In advance of my stint with our long-termer, I fully expected to be disappointed by its size. I am one of those people who can go on the road for a week with a small duffel bag, and as such, have never found the limitations of the tiny Mini hardtop particularly challenging. The Mini Clubman solved my only problem with the hardtop by affording me a bit more room for my daughter. Thus, I expected the jumbo, four-door Countryman to be overkill.
I expected the jumbo, four-door Countryman to be overkill.
But if I had a reasonable expectation that the larger size and heavier curb weight would render the Countryman considerably less fun to drive, I also figured that I'd love it anyway. After all, it's a Mini, and I have yet to meet one that didn't charm me with its aesthetics and minimalist focus on driving.
Quite surprisingly, neither of these assumptions proved correct.
Regarding the size: It's perfect. Not only has Mini managed to figure out the exact dimensions that make the Countryman both a "real" car and yet still small enough to be a Mini, it's still a great driver. In many ways, it's a better all-around car than its more petite siblings, not in the least because it doesn't suffer as much from the short-wheelbase pitching over highway expansion joints that can be a problem in a hardtop Mini Cooper. The steering is excellent and the car turns in and corners like a whip. The power transfer of the all-wheel-drive system makes the Countryman's larger size much less of an issue, as it starts to feel more like a BMW when it's really pushed.
Unfortunately, after about 15 minutes behind the wheel of our Countryman, I was ready to get out. Between its optional sport suspension and run-flat tires, the ride on Michigan's rough pavement is brutal. While the Countryman's seats are great, comfortable and supportive, they can't begin to make up for the stiffness – it's like the car has metal suspension bushings.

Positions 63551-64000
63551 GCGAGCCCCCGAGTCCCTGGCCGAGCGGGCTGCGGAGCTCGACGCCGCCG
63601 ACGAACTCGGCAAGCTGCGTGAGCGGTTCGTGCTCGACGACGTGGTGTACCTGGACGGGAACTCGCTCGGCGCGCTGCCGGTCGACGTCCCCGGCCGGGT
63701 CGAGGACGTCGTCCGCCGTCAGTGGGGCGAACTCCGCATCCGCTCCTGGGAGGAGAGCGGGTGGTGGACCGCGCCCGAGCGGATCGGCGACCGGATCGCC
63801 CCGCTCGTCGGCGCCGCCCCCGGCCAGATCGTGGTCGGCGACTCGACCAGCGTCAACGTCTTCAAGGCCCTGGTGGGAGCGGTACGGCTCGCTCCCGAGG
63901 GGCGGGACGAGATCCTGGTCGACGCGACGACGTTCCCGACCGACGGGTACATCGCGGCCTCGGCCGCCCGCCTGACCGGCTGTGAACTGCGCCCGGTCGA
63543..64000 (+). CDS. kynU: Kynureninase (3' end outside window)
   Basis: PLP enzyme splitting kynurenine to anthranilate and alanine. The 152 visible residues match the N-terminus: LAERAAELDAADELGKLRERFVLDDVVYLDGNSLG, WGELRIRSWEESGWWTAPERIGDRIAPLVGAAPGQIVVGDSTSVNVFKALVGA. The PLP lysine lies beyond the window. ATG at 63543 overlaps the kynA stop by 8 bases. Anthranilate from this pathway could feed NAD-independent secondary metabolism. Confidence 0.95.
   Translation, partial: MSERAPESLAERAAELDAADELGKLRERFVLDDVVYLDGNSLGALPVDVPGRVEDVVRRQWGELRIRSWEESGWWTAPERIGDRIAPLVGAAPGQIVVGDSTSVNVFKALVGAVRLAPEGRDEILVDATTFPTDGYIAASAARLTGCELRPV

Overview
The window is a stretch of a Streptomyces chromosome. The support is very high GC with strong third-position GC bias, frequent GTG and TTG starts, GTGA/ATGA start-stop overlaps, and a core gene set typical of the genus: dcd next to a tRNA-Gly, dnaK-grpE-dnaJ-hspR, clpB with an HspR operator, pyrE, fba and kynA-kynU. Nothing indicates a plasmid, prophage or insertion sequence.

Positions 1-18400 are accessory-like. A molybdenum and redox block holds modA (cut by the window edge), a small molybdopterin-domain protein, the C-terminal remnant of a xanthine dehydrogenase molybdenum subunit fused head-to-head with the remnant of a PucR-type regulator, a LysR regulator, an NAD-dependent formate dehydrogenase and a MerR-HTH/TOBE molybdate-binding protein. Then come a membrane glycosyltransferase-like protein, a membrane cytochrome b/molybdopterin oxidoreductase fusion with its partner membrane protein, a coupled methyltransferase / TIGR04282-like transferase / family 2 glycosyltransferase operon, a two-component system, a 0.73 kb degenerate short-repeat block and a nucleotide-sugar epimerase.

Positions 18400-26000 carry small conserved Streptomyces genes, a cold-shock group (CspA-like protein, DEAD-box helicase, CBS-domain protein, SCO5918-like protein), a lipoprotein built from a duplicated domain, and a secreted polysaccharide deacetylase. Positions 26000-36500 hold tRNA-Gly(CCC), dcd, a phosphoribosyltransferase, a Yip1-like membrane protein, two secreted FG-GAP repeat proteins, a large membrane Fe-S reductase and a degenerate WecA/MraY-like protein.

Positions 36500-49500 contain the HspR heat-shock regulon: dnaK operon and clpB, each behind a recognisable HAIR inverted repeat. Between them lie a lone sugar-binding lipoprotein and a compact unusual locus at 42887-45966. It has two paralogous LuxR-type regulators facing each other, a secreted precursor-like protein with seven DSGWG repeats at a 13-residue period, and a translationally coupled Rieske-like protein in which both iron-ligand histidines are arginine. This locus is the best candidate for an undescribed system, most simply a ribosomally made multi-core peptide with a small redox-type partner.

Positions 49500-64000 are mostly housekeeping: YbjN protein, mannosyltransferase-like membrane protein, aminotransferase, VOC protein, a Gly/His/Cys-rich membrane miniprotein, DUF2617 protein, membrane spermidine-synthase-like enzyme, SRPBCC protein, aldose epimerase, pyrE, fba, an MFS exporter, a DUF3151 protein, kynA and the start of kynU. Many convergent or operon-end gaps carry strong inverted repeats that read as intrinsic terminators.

While the too-stiff suspension issue is likely an easy enough remedy (order the standard suspension and replace those run-flats), other issues began to pile up pretty quickly. Like the clutch. Perhaps the expected take rate on a manual Countryman was so low that Mini didn't feel the need to do a better job here, but I have never stalled a vehicle so often as I did the Countryman during my first week in it. Between the power-robbing all-wheel-drive system, the lag of the turbocharger and a friction point that's both vague and brief, our Countryman can make even experienced drivers look like 15-year-olds.
I have never stalled a vehicle so often as I did the Countryman during my first week in it.
But again, it seems like this might be fixable, as it's a mechanical issue. The interior, on the other hand, is a bigger problem, one I'm not sure I'd want to live with.
It's been a decade now, but I've realized that I'm just sick of the too-cute-by-half Mini cockpit. It needs to go, and BMW should start from scratch with a design that puts function over form. Put the instrument panel back where it belongs, in front of the driver, for starters. (Maybe the designers can look back at the E36 3 Series dash for some ideas.) Other ergonomic issues plague the Countryman, from the intrusive center rail to the poorly located iPhone jack that's underneath the parking brake.
After a few weeks of time served in the Countryman, I was not as disappointed to see it go as I was just plain disappointed. The car had just proven to be too much of a pain in the ass to live with on multiple levels.